Our Neighborhood Demographics–
Hope Community is located in a neighborhood just south of downtown Minneapolis that has almost 20,000 residents and a long history of minority and immigrant residents including Native American and African American communities. About 70% of the residents are people of color–the increasingly diverse population includes many more Latino and African immigrants. The median income in the neighborhood is about a third of the median income for the metropolitan area.

In the neighborhood where Hope is working, there is clear evidence of gentrification dynamic ( as developers become increasingly attracted to properties so close to downtown Minneapolis. According to a Minneapolis Star Tribune article, the area had the biggest percentage increase in median single-family home price between 1996 and 2001 in the metro area – a 134% increase. Current residents stated over and over in Hope’s listening sessions that they fear they will be completely displaced in the near future by housing they can’t afford. Low-income people of many cultures who are creating the future of this neighborhood tell us they want to stay in the neighborhood. Hope’s work to create affordable housing and our strong commitment to engaging the community will help make that possible.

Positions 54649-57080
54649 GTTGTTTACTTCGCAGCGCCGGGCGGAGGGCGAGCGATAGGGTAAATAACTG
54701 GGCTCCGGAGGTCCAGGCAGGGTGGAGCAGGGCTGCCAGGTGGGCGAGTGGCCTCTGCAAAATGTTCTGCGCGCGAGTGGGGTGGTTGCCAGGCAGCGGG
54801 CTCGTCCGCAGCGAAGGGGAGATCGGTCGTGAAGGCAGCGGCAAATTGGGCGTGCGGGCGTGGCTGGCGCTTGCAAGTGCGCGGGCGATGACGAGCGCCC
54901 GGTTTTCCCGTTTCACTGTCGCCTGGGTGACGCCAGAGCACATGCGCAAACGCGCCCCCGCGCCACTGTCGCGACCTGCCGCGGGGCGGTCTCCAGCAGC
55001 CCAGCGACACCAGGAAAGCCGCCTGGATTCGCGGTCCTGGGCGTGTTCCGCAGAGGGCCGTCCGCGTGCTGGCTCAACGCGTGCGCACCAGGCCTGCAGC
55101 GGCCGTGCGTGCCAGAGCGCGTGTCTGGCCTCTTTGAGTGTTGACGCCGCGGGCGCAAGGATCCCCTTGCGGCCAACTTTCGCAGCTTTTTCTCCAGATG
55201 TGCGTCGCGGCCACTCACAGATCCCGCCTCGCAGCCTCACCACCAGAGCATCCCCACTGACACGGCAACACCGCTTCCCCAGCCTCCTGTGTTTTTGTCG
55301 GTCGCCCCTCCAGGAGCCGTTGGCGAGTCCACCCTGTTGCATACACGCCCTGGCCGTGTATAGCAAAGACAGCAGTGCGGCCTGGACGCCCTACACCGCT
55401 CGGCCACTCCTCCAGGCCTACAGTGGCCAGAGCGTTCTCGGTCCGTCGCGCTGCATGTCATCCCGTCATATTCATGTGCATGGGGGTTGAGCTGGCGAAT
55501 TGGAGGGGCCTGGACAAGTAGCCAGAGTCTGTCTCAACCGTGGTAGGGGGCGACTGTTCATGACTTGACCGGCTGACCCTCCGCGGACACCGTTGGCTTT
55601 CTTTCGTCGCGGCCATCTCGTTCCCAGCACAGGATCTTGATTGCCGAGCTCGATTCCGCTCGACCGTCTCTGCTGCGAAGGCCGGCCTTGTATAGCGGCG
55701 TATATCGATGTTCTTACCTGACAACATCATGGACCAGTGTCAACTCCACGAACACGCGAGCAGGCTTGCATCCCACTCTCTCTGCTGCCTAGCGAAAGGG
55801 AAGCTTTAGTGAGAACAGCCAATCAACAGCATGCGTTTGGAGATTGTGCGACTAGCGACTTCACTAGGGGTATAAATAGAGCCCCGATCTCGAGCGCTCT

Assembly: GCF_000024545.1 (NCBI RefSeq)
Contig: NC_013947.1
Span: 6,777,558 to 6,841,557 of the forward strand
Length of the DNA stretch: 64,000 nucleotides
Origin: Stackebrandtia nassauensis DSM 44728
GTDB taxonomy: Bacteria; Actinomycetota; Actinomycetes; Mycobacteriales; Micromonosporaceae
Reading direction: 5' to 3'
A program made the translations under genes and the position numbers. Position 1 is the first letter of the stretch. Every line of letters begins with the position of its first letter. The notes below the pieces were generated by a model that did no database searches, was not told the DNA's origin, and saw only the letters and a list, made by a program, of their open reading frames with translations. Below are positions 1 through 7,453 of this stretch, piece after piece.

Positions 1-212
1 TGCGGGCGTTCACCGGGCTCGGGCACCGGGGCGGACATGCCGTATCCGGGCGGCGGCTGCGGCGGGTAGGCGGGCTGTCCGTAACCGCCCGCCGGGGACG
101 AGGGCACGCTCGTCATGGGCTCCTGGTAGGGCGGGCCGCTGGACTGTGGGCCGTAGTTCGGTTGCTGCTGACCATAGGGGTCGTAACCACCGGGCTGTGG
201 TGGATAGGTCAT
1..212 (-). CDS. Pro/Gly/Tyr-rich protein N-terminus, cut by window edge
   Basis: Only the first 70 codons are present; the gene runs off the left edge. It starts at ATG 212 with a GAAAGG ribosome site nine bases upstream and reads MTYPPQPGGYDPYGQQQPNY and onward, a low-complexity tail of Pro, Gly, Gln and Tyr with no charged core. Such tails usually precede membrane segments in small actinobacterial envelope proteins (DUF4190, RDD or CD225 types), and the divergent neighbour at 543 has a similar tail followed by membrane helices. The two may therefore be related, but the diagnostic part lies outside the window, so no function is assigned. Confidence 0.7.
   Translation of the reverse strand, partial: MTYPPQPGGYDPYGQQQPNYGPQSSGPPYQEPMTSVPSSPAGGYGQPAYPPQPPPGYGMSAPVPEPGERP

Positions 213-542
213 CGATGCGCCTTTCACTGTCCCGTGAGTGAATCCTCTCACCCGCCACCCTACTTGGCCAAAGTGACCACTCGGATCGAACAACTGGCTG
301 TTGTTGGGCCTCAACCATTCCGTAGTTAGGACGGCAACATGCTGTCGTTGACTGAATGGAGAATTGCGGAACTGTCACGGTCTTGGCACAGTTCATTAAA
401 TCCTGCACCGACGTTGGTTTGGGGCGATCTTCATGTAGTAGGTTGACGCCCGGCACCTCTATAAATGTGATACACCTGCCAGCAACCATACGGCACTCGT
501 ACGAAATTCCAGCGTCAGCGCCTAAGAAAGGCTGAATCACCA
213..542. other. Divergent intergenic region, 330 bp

Indian Health Board of Minneapolis

The Indian Health Board (IHB) of Minneapolis was incorporated in 1971 to provide for the health needs of the American Indian community living in Minneapolis. IHB provides medical and dental care and counseling services to more than 7,000 patients each year in its offices at 1315 East 24th Street in the heart of Minneapolis’ Phillips neighborhood.